Heat pumps have long been relegated to moderate climates that see mild temperatures and little snow. Thanks to recent advancements, however, homeowners in the Northern United States can now replace less efficient furnaces with heat pumps. If you live in a northern state and are having a heat pump installed, though, make sure you talk with your heating installation technician about protecting it from the snow.
Heat Pumps Extract Heat from Outside Air
Rather than producing heat by burning a substance, like oil and gas furnaces do, heat pumps extract heat from outside air and bring the warmth inside. As air flows through a heat pump, it uses a thermal exchange to lower the temperature of the air that goes through it. The heat it collects is then transported inside to warm up a home.
There are two key elements that determine how well a heat pump will work: the thermal exchange and the air flow.
Heat Pumps Work at Cold Temperatures
New technology has greatly improved the thermal exchange, which is why they can now be used in cold climates. Compared to older heat pumps, today's best models feature the following:
- better gases and refrigerants
- higher quality electronic systems
- insulated tubes (older heat pumps had uninsulated ducts)
- variable speed motors (older heat pumps had single-speed motors)
The Boston Globe reports that they're effective in temperatures as low as minus 20 degrees Fahrenheit because of these advancements. This figure doesn't include windchill, making heat pumps suitable for all but the very coldest parts of the United States.
Heat Pumps Need Air to Work
Homeowners in the snowy Northern United States face a unique challenge when installing a heat pump, however. Heat pumps need air to work, which is why airflow is so important to them. If snow builds up, it will inhibit the airflow and a heat pump's effectiveness.
You could address this issue by brushing snow off of your heat pump each day. If snow melts and refreezes, though, you'll have a hard time chipping off the ice without damaging your unit. Additionally, few homeowners want to dig out a heat pump after a snowstorm -- especially when the driveway also needs to be shoveled.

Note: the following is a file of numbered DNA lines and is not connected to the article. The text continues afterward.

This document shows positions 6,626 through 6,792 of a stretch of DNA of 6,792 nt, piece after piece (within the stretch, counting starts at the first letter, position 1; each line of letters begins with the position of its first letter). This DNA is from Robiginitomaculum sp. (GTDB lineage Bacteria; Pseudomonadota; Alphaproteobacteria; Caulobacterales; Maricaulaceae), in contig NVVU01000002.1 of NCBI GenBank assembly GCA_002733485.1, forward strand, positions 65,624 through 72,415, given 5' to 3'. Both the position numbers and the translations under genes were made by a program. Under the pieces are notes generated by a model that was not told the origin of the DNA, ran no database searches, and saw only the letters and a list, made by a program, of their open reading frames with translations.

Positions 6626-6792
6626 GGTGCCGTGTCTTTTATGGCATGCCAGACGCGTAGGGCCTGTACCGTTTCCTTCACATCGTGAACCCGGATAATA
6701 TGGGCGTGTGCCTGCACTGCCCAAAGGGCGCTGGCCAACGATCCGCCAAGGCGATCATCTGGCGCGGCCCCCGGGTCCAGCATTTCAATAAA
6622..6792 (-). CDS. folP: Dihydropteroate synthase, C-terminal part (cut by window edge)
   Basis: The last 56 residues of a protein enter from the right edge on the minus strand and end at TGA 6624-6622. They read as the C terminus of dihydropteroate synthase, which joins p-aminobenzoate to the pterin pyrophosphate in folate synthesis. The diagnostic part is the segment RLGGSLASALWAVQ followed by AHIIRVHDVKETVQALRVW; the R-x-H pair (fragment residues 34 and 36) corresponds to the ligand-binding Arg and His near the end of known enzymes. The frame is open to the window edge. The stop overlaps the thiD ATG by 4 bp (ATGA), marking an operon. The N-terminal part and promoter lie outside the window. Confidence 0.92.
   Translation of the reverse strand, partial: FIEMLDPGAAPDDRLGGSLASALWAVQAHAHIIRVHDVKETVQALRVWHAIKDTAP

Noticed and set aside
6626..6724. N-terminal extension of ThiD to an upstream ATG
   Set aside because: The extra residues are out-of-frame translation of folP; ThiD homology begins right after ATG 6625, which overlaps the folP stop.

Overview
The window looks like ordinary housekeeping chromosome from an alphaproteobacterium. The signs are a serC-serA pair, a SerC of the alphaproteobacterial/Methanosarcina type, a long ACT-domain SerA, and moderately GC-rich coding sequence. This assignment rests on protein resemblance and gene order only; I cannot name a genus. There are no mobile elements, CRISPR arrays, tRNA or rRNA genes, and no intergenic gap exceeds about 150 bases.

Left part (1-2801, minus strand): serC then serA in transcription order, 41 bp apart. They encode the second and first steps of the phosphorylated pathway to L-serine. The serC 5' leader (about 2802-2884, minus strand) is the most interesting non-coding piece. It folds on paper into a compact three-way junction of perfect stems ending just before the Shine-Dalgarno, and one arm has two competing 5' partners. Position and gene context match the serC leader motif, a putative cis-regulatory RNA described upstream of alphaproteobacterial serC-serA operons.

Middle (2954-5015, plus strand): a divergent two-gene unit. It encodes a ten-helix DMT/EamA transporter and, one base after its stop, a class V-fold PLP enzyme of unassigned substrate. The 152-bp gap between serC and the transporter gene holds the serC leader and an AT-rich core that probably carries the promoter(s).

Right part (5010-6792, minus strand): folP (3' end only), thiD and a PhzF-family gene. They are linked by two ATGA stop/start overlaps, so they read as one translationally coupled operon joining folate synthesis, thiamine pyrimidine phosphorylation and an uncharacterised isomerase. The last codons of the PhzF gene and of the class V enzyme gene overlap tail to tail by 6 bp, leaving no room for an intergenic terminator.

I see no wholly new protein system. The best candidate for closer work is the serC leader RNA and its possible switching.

The best way to prevent snow from blocking a heat pump's air flow is to plan the furnace's installation carefully so that snow won't build up on it. By working with your heating installation technician, you should be able to situate your heat pump so that snow isn't a major issue for it. To do this, you might discuss the following ideas with your installation technician:
- putting the heat pump in the lee of your home, so it's sheltered by your house
- building a one-sided shelter for your heat pump that blocks most snow but lets air flow around the unit
- placing your heat pump on an elevated concrete platform so snow banks don't reach it
Some of these ideas might increase the cost of your installation, but the additional money will be well invested. Each winter, you'll be glad you discussed ways to reduce how often you'll need to dig the heat pump out.
As homeowners in the Northern United States learn more about heat pumps, they'll become more common in snowy states. If you're considering having one of these efficient furnaces installed, just make sure to think about how snow will accumulate around it. Look at where you might put it with your heating installation technician, and discuss ways you can reduce snow's impact on its performance. Investing now in ways to prevent snow from building up around it will make your winters easier for many years to come.